Friday Feedback: Don’t Take Budget Mess to the People


Every Friday the LA Progressive features a comment that was particularly noteworthy. This week we are featuring a comment submitted by Linda Doran, writing in response to “Ending the Annual Budget Impasse Ritual” by Richard M. Mathews.

Linda writes:

The intent behind this suggestion is laudable, but in my opinion, the threat of taking the budget to the people in the event of a disagreement would only exasperate the situation further. We already have a situation in which a minority party can prevent passage of a budget. Allowing the minority to delay the process further, repeatedly take center stage, and change the subject rather than taking care of the business at hand would be unconscionable. This kind of behavior results in a sabotage of government that reminds me of the Weimar Republic’s inability to govern prior to the rise of the Nazi Party.

As residents, we suffer the consequences each time the California Legislature is unable to achieve a two-thirds majority to pass a budget. Dragging the process out further by using, or threatening to use, the initiative process with its multiple ballot measures, countermeasures, and legal challenges to all the measures is not a solution.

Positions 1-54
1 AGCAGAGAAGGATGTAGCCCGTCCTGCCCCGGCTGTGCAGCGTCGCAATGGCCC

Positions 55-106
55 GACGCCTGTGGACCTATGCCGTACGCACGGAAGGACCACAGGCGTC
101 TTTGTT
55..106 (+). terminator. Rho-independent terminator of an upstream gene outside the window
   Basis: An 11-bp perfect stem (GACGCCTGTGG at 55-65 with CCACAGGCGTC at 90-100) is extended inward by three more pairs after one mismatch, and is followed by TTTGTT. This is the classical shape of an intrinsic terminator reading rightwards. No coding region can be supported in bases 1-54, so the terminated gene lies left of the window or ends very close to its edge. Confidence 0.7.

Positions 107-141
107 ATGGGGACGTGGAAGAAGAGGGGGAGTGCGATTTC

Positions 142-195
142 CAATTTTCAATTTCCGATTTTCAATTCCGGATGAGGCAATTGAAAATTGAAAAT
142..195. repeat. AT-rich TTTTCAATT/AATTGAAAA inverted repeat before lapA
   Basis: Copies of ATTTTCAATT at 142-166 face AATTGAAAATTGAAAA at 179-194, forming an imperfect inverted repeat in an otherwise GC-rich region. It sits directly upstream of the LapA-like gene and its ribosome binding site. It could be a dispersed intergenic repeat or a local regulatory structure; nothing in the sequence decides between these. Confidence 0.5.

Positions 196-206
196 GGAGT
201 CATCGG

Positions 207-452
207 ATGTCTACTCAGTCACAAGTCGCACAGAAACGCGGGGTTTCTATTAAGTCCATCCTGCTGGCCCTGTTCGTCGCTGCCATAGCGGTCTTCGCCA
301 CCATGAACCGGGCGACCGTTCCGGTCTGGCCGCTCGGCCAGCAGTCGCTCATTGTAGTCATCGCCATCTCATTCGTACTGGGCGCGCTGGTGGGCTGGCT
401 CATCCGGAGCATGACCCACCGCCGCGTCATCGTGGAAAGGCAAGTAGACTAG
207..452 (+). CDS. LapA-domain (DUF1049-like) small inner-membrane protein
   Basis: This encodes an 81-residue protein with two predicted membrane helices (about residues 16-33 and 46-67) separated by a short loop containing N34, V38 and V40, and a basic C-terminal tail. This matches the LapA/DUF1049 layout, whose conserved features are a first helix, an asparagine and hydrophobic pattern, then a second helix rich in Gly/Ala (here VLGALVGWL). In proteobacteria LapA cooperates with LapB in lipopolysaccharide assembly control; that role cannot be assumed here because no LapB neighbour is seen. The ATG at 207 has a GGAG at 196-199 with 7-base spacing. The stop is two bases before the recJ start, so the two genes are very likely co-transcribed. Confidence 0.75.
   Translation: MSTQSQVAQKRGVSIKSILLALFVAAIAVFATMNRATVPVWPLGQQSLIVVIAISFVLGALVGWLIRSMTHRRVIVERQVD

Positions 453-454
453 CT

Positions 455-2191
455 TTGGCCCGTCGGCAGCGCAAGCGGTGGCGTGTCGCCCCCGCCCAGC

The intent behind the referendum system is to give the people recourse when they perceive the Legislature as being unresponsive to their needs, not to give the Legislature recourse when its members can’t do their job. As voters, we delegate the responsibility of governing to our elected officials. We rely on them to gather as much information as possible, negotiate agreements, and vote responsibly based on what they perceive to be best. One of the benefits of having a legislature is that we don’t have a public free-for-all every time a decision has to be made.

What we need in California is a system that neither allows a minority to hold everyone else hostage nor allows legislators to cop out of the process, which is what the current system permits minority members to do whenever they don’t get their way. What we need is a simple majority to pass a budget. That requires a change to the state Constitution, which requires — you guessed it — a ballot measure, by the people, of the people, and for the people.

Thanks for reading.

From Ending the Annual Budget Impasse Ritual, 2009/03/01 at 9:51 A

Leave a Reply

Your email address will not be published. Required fields are marked *